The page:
The median lethal dose of a substance, or the amount required to kill 50% of a given test population.
LD50 is a measurement used in toxicology studies to determine the potential impact of toxic substances on different types of organisms. It provides an objective measure to compare and rank the toxicity of substances. The LD50 measurement is usually expressed as the amount of toxin per kilogram or pound of body weight. When comparing LD50 values, a lower value is regarded as more toxic, as it means a smaller amount of the toxin is required to cause death.
The LD50 test involves exposing a population of test animals, typically mice, rabbits, guinea pigs, or even larger animals such as dogs, to the toxin in question. The toxins might be introduced orally, through injection, or inhaled. Because this testing kills a large sample of the animals, it is now being phased out in the United States and some other countries in favor of newer, less lethal methods.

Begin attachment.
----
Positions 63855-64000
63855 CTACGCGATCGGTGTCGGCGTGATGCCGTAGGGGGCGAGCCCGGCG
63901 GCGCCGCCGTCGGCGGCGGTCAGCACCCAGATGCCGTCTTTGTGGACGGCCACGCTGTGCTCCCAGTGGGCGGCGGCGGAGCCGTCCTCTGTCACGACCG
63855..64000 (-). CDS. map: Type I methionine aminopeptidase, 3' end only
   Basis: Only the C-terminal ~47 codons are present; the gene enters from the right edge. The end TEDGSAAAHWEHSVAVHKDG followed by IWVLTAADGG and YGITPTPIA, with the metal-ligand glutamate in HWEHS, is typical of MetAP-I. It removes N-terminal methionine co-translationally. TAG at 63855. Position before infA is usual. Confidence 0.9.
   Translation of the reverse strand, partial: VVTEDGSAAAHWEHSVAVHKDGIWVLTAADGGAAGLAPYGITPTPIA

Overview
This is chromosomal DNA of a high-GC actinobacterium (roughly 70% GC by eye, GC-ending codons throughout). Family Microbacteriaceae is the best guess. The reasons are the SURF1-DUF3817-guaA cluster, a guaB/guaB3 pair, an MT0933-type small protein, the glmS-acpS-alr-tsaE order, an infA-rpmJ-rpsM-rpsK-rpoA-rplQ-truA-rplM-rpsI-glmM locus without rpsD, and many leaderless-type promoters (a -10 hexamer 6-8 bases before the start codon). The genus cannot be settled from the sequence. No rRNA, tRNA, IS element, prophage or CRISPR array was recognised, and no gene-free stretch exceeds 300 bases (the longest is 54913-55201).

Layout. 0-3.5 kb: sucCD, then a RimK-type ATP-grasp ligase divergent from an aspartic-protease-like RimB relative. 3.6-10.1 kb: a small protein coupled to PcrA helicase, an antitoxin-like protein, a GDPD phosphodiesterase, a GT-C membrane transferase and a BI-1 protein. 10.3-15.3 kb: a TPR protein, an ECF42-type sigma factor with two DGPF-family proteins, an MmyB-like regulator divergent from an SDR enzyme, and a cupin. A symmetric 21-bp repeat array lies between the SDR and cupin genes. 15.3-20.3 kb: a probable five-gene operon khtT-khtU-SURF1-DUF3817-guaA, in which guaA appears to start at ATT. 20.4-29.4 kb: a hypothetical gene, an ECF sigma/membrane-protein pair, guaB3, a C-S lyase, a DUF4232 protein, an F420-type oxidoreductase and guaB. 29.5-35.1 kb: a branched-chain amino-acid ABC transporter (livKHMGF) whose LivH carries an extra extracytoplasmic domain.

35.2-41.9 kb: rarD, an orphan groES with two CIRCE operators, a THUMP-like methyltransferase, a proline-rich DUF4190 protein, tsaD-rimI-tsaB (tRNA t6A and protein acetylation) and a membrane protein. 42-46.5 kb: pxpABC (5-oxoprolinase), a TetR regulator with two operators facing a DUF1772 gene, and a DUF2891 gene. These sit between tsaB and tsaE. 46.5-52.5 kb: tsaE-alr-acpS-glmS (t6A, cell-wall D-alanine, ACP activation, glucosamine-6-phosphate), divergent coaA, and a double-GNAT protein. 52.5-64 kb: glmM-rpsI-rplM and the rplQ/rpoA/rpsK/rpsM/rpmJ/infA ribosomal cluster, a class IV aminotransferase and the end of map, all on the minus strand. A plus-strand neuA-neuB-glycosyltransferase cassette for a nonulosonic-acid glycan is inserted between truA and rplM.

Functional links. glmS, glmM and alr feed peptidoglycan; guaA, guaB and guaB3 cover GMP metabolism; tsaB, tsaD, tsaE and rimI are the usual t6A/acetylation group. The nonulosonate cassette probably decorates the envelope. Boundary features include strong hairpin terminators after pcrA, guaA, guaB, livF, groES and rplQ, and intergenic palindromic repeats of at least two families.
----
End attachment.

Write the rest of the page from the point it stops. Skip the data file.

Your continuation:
Pesticide studies involve LD50 testing, usually on rats or mice and on dogs. Insect and spider venoms can also be compared using LD50 measurements, to determine which venoms are the most deadly to a given population of organisms.
LD50 values of insect venom for mice:
- Honey bee, Apis mellifera - LD50 = 2.8 mg per kg of body weight
- Yellowjacket, Vespula squamosa - LD50 = 3.5 mg per kg of body weight
Reference: W.L. Meyer. 1996. Most Toxic Insect Venom. Chapter 23 in University of Florida Book of Insect Records, 2001. //entomology.ifas.ufl.edu/walker/ufbir/.